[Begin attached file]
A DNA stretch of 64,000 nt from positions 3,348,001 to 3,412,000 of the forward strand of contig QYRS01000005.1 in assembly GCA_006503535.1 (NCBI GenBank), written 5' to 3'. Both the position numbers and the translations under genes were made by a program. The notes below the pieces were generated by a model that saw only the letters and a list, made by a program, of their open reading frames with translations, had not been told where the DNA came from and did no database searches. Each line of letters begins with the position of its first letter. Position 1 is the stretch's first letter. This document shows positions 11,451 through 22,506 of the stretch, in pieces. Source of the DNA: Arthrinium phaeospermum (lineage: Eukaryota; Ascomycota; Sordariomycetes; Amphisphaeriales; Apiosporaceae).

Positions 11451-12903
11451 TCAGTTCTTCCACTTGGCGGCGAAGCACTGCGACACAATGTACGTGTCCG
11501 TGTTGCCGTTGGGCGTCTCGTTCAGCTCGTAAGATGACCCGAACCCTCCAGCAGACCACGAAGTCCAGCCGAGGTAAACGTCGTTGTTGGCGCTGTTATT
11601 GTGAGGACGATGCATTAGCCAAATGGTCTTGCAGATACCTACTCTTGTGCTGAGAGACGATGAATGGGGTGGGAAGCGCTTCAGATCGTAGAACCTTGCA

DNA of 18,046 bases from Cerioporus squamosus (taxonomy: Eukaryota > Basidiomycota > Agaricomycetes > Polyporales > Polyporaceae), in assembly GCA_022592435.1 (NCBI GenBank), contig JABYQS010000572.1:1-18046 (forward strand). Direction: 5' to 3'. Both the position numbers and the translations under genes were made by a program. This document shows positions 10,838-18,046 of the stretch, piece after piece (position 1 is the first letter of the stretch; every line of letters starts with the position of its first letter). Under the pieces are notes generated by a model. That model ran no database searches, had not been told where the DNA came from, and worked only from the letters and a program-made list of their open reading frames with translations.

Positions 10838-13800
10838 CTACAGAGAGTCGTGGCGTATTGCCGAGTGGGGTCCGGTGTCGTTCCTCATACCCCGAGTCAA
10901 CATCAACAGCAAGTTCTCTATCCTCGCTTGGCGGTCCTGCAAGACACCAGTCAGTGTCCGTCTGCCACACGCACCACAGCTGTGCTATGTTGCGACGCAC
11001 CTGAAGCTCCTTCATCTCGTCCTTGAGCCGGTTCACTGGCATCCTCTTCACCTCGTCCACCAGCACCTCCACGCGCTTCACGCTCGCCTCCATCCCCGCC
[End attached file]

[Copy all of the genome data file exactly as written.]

A DNA stretch of 64,000 nt from positions 3,348,001 to 3,412,000 of the forward strand of contig QYRS01000005.1 in assembly GCA_006503535.1 (NCBI GenBank), written 5' to 3'. Both the position numbers and the translations under genes were made by a program. The notes below the pieces were generated by a model that saw only the letters and a list, made by a program, of their open reading frames with translations, had not been told where the DNA came from and did no database searches. Each line of letters begins with the position of its first letter. Position 1 is the stretch's first letter. This document shows positions 11,451 through 22,506 of the stretch, in pieces. Source of the DNA: Arthrinium phaeospermum (lineage: Eukaryota; Ascomycota; Sordariomycetes; Amphisphaeriales; Apiosporaceae).

Positions 11451-12903
11451 TCAGTTCTTCCACTTGGCGGCGAAGCACTGCGACACAATGTACGTGTCCG
11501 TGTTGCCGTTGGGCGTCTCGTTCAGCTCGTAAGATGACCCGAACCCTCCAGCAGACCACGAAGTCCAGCCGAGGTAAACGTCGTTGTTGGCGCTGTTATT
11601 GTGAGGACGATGCATTAGCCAAATGGTCTTGCAGATACCTACTCTTGTGCTGAGAGACGATGAATGGGGTGGGAAGCGCTTCAGATCGTAGAACCTTGCA

DNA of 18,046 bases from Cerioporus squamosus (taxonomy: Eukaryota > Basidiomycota > Agaricomycetes > Polyporales > Polyporaceae), in assembly GCA_022592435.1 (NCBI GenBank), contig JABYQS010000572.1:1-18046 (forward strand). Direction: 5' to 3'. Both the position numbers and the translations under genes were made by a program. This document shows positions 10,838-18,046 of the stretch, piece after piece (position 1 is the first letter of the stretch; every line of letters starts with the position of its first letter). Under the pieces are notes generated by a model. That model ran no database searches, had not been told where the DNA came from, and worked only from the letters and a program-made list of their open reading frames with translations.

Positions 10838-13800
10838 CTACAGAGAGTCGTGGCGTATTGCCGAGTGGGGTCCGGTGTCGTTCCTCATACCCCGAGTCAA
10901 CATCAACAGCAAGTTCTCTATCCTCGCTTGGCGGTCCTGCAAGACACCAGTCAGTGTCCGTCTGCCACACGCACCACAGCTGTGCTATGTTGCGACGCAC
11001 CTGAAGCTCCTTCATCTCGTCCTTGAGCCGGTTCACTGGCATCCTCTTCACCTCGTCCACCAGCACCTCCACGCGCTTCACGCTCGCCTCCATCCCCGCC